Little Printer holds a compact, inkless, thermal printer. It is constructed in high-gloss injection moulded plastic. Brushed steel faceplate holds the paper, framing each delivery as it prints. The printer features a zero-configuration wireless connection to the Web (via the included Bridge unit) allowing easy placement.

An associated service lets Little Printer users to subscribe to different kinds of content, or “publication”, be it regularly released puzzles, news, how-to’s, pictures etc. Little Printer can also gather a content package together to create a kind of miniature newspaper, delivered at chosen intervals. New content is created regularly. The printer can be controlled remotely with a smart phone, thus allowing users for example to print a message or a shopping list to a spouse at home.

With its pixel-art content and cute-over-efficiency attitude, Little Printer stands as a striking example of materiality and tactility striking back. To value it is to see why a printed love note is better than a text message.

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Laser Pegs construction set

20130313-133506.jpgLaser Pegs are a construction set featuring lights in the pieces. When connected to a power source, power travels through the creations from brick to brick, lighting the whole construction. An iPad app lets users to remote control lights and design unique models.

Laser Pegs is a LED lighted construction set for children. Laser Pegs light up by using long-lasting LED lights inside the building blocks. A science toy in disguise, it enables children to create limitless designs or just have fun piecing light together while at the same time teaching them how light travels. Laser Pegs pieces are also compatible with other major building block sets such as Lego.

The next generation of Laser Pegs toys will allow users to control the lights on their creations using an The iPad app also features a 3D construction kit. Using the drag-and-drop interface, users are able to build without limitation, and then order their design to receive it in the mail. “You can design whatever you want to design – any shape, any size”, Jon Capriola, CEO at Laser Pegs promises. Users will be able to share their creations via Facebook and Twitter. Construction manuals can also be compiled and shared. Capriola also said that Laser Pegs is considering holding design contests for kids. “We’re trying to make a community.”

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LEGO CUUSOO 3Started by Lego in 2008, Lego CUUSOO is a website that allows users to submit ideas for Lego products to be turned into potential sets. Currently, three sets have been released with a fourth one in pre-production.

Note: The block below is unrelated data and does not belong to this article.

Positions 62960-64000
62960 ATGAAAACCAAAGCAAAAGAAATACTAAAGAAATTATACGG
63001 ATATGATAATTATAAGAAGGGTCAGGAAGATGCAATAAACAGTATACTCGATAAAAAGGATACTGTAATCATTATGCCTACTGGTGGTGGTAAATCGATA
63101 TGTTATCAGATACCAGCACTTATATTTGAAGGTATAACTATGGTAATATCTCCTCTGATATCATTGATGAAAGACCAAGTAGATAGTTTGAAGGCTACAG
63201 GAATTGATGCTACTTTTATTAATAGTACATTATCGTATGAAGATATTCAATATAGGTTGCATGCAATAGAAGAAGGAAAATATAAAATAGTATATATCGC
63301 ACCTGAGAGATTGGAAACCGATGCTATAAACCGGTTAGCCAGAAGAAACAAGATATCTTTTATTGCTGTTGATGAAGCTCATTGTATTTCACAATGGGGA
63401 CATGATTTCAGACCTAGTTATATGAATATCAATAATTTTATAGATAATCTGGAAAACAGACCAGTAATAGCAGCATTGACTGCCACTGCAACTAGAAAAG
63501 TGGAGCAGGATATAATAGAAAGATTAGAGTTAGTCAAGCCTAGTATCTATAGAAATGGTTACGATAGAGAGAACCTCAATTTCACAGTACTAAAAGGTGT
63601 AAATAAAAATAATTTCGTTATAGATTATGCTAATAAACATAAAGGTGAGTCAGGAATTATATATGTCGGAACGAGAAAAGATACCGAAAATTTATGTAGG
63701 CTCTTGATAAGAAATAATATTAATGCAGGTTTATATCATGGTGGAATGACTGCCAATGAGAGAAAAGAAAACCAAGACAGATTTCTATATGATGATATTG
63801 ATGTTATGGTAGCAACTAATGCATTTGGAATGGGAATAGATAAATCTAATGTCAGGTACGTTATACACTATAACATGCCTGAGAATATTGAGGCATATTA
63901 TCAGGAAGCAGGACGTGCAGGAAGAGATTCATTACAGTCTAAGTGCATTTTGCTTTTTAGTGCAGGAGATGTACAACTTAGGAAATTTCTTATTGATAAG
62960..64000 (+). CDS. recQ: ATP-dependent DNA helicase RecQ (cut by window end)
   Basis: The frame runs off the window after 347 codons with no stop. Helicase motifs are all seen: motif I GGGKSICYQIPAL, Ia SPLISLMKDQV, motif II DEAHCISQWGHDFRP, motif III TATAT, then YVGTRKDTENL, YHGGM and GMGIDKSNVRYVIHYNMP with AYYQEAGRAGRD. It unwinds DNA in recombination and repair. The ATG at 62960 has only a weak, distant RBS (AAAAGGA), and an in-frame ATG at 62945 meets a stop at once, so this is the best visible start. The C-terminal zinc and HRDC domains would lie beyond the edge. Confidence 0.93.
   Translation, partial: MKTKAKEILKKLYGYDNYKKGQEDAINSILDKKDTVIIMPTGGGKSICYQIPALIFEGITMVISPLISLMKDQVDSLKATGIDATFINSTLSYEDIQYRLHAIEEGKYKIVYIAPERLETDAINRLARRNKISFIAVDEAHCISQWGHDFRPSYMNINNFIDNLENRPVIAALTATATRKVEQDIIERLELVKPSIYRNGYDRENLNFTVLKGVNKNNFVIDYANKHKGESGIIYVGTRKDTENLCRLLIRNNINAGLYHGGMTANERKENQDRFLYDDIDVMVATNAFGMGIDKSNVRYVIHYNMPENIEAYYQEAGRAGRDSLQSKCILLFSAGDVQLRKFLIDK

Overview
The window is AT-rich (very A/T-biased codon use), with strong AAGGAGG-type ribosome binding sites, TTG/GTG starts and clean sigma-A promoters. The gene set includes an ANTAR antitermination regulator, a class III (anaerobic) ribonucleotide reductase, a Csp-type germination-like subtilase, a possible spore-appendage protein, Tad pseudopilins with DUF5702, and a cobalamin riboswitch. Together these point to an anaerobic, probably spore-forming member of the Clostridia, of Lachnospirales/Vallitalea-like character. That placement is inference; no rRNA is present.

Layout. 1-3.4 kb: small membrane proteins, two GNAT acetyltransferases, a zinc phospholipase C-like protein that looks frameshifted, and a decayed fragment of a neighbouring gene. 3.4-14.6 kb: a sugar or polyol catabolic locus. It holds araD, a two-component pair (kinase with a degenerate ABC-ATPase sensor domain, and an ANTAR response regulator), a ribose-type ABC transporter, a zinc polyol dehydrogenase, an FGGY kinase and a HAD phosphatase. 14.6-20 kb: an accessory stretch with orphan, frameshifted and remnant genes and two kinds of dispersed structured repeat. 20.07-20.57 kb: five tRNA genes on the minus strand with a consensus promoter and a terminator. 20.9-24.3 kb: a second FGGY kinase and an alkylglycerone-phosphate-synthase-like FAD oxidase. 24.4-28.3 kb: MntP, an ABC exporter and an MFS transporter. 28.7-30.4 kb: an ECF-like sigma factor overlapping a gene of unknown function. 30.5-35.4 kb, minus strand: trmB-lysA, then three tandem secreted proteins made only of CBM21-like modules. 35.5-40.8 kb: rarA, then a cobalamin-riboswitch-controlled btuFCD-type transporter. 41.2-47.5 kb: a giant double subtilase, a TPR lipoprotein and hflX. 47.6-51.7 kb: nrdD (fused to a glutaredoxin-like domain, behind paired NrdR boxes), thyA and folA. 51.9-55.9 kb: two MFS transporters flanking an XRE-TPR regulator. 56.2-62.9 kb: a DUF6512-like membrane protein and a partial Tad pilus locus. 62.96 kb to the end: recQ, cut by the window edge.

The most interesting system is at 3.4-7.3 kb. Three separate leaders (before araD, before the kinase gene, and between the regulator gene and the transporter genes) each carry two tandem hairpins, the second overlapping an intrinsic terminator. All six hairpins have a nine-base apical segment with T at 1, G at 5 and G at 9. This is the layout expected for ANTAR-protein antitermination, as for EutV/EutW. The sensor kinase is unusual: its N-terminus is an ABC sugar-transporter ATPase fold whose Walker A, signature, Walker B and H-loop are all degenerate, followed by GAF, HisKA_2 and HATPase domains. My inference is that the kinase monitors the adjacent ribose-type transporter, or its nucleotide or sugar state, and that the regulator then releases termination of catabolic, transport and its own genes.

Users may create a page about their proposed idea for a set. Once the project reaches 10,000 supporters it is reviewed by the Cuusoo team who then decide on whether to produce it. Currently three sets have been produced: Shinkai 6500 (a Japanese research submarine), Hayabusa (a Japanese satellite) and Minecraft Microworld (based on the hit game). A fourth set based on the DeLorean time machine from the Back to the Future movies is in pre-production.

A number of sets based on specific intellectual properties have been rejected because due to the content matter presented. References to alcohol, sex, drugs, religious references, post-WWII warfare and for example FPS games are deemed inappropriate for younger Lego fans. Such rejected IPs include, among others, Firefly and Shaun of the Dead. Lego also rejected My Little Pony -themed project due to the property being owned by rival toy manufacturer Hasbro.

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TheO 1TheO is a set of apps usable with a specialty made foam ball. In order to use TheO, users place a smart device in the ball. The ball then supports various games and activities played by rolling or throwing it.

TheO is a custom made foam ball combined with dedicated mobile apps that facilitate various physical games and activities. TheO ball can be safely rolled, tossed and bounced, with the smart device protected safely and securely inside, while players physically interact with each other.

Harnessing the various sensors and features current smart phones support, TheO apps turn the simple foam ball into a “smart ball” capable of various sorts of mobile play. The initial apps include a Bowling game where players can play each other in the same room, displayed on the smart phone, or any IP-enabled device, or with friends across the web. Additional custom apps include a physically active Hot Potato game and a socially interactive game called Interrogo. Besides taking advantage of the smart device features such as acceleration sensing, direction and motion sensing, the apps harness sound and also Bluetooth capabilities, allowing TheO to link with additional accessories.